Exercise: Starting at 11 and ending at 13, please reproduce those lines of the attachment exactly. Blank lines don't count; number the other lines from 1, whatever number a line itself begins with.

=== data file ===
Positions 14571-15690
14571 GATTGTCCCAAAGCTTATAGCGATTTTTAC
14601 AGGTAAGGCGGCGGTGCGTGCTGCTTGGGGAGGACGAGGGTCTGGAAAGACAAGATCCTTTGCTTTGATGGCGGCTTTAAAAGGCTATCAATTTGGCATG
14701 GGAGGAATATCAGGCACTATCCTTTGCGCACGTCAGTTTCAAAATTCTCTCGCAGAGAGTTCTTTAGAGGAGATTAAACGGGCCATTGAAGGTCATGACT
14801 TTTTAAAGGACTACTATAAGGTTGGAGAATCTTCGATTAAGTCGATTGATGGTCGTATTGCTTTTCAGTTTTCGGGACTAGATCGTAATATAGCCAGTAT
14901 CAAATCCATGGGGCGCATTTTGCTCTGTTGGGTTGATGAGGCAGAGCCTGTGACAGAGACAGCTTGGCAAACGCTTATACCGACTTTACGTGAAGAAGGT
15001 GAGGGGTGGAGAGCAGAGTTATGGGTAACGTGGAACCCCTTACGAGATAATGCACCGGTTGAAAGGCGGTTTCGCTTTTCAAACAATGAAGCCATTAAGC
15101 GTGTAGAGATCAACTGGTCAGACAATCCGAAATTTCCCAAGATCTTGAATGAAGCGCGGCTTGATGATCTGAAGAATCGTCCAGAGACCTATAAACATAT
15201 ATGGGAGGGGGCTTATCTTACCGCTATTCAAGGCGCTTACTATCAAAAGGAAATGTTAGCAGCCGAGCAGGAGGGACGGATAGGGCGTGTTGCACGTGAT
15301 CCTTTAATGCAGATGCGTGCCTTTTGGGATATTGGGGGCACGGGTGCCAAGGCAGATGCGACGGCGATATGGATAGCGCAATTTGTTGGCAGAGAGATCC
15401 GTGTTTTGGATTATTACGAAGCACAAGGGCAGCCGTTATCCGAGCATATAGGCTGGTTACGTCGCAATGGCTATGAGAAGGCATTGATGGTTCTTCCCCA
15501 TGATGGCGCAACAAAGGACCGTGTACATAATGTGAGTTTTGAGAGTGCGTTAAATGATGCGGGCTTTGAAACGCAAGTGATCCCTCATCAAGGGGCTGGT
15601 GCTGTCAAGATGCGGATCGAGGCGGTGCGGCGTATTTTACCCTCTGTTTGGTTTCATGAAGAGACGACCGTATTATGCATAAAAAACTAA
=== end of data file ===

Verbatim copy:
15401 GTGTTTTGGATTATTACGAAGCACAAGGGCAGCCGTTATCCGAGCATATAGGCTGGTTACGTCGCAATGGCTATGAGAAGGCATTGATGGTTCTTCCCCA
15501 TGATGGCGCAACAAAGGACCGTGTACATAATGTGAGTTTTGAGAGTGCGTTAAATGATGCGGGCTTTGAAACGCAAGTGATCCCTCATCAAGGGGCTGGT
15601 GCTGTCAAGATGCGGATCGAGGCGGTGCGGCGTATTTTACCCTCTGTTTGGTTTCATGAAGAGACGACCGTATTATGCATAAAAAACTAA